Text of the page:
Speaking hours before Arafat left to Luxembourg to attend a special conference of solidarity with the Palestinian people and their inalienable rights, Abu Rudeineh said the US "is required to review and reconsider its policies in the Middle East in order to achieve a real breakthrough; a fast US initiative is required not only on the Palestinian-Israeli track but also to the whole region."
Reports from Washington have indicated recently that the US Administration is pushing Israel toward carrying out a double-digit withdrawal of its troops from the West Bank in order to ease the present impasse in the peace process. Palestinian chief negotiator Dr. Saeb Erekat and Israeli cabinet secretary Dany Naveh met lately to discuss this possibility but no results were reported.
A meeting was scheduled for Tuesday night at the house of US ambassador to Israel, Ed Walker, but Palestinian expectations prior to the meeting were not high at all. Israeli sources said a decision by US Secretary of State Madeleine Albright to either visit the region or invite Palestinian and Israeli negotiators again to Washington depends on the outcome of these contacts at the ambassador's house in Herzliya, north of Tel Aviv.
Israel has so far refrained from setting the scope of its second phase redeployment in the West Bank as prime minister Benjamin Netanyahu offered no more than nine percent of the territories, something strongly rejected by the Palestinian government. The US is asking Israel to enlarge that scope to a considerable percentage of around 13 percent to be carried out over a period of no more than 12 weeks in order to make it easier for the Palestinian leadership to show more flexibility.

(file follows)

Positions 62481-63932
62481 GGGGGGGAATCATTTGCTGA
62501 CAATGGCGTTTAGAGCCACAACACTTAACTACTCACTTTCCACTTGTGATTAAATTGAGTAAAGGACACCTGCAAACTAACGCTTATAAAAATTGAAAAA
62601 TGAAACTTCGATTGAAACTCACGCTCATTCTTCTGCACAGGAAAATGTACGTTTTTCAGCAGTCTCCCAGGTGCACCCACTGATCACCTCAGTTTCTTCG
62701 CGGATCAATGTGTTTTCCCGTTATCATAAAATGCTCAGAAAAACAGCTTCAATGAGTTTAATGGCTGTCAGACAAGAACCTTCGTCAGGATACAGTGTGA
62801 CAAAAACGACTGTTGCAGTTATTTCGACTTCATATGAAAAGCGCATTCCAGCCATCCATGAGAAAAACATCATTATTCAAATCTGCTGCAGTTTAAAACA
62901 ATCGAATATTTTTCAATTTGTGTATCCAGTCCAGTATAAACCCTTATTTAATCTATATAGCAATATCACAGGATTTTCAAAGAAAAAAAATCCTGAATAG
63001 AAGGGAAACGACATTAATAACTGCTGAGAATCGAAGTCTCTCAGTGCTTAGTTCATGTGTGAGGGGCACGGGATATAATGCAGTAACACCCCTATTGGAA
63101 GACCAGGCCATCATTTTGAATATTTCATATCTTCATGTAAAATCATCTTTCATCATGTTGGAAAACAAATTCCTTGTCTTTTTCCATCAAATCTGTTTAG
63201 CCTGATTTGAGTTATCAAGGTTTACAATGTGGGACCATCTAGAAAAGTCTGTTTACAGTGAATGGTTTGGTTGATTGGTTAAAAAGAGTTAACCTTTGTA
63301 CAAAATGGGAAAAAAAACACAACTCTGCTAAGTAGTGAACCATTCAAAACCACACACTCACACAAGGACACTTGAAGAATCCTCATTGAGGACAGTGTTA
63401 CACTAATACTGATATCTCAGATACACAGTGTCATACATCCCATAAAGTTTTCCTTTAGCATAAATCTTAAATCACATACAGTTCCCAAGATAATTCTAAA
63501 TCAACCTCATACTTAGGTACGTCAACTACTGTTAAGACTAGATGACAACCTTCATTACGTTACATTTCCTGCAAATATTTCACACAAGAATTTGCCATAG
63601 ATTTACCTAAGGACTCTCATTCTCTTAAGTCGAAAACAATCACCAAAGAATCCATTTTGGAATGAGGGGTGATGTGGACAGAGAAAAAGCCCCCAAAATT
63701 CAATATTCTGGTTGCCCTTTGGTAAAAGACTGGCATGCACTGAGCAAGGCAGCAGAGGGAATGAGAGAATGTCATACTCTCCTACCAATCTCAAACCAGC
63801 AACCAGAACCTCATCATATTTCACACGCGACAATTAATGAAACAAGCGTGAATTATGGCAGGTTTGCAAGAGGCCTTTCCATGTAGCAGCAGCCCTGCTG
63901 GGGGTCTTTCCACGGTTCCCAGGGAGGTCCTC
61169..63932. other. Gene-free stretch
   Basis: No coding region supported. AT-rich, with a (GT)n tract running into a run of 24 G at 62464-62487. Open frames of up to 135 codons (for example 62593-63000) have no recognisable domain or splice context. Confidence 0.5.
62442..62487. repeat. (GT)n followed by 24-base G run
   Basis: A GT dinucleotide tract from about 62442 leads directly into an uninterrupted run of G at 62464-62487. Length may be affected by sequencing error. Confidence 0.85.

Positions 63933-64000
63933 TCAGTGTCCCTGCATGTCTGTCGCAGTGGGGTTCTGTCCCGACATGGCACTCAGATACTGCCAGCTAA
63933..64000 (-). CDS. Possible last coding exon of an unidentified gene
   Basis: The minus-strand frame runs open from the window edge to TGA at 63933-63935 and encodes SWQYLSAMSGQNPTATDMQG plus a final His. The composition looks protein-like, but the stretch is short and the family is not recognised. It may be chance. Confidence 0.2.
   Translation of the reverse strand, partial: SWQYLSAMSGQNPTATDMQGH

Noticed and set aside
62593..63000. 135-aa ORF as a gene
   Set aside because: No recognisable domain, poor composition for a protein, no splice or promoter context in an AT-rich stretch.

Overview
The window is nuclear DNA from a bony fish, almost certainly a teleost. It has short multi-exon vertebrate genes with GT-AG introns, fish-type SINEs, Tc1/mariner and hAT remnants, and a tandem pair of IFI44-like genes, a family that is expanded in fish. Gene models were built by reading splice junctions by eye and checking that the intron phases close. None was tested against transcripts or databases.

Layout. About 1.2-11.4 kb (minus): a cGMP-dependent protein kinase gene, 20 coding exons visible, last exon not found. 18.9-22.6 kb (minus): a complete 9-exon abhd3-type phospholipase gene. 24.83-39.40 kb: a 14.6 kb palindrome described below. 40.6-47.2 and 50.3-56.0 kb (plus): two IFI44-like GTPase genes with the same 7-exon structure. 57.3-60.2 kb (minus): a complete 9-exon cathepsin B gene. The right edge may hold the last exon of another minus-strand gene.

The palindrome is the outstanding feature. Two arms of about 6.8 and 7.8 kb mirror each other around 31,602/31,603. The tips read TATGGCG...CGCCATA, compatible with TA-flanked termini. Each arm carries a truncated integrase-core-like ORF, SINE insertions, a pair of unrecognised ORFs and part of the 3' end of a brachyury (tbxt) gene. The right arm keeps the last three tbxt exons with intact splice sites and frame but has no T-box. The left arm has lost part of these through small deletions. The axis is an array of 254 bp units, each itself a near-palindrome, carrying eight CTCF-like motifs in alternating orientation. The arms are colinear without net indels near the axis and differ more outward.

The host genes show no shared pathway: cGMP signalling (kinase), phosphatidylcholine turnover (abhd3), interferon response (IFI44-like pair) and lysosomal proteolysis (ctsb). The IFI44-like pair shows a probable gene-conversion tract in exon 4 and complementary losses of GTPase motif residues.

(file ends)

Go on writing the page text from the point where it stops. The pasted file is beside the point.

Meanwhile, one of Israel's leading dailies reported that in secret talks between the Palestine National Authority and Israel, the possibility of a dramatic change to the original timetable of the Oslo accords is being looked into. Ma'ariv reported on Tuesday that the goal of those contacts "is to try to finalize in some form or another what is left of the interim agreement and after that to declare a time out in which both sides will try to build a relationship of trust, economic, human and social cooperation, and only after that to go to the final status." In a report by its diplomatic correspondent, the paper said the idea came forth recently in talks between national infrastructure minister Ariel Sharon and senior members of the PNA, including Mahmoud Abbas (Abu Mazen) and Ahmed Qurei' (Abu Ala.) The paper said Netanyahu was aware of the existence of the talks.
The paper said the move forms a fundamental change in the Israeli position. Netanyahu had been demanding up till now an immediate beginning of final status talks. Now, senior officials in Israel have reached the conclusion that such a course will lead to a breakdown. ³Instead of breaking our heads at this stage over acute issues like Jerusalem, the right of return and security areas, we should first try to build some kind of a relationship and trust between the two sides,² a source close to the talks told the paper. The paper noted that this approach is based on Palestinian and Israeli interests to avoid a US bridging proposal that might come in the form of pressure on either or both sides.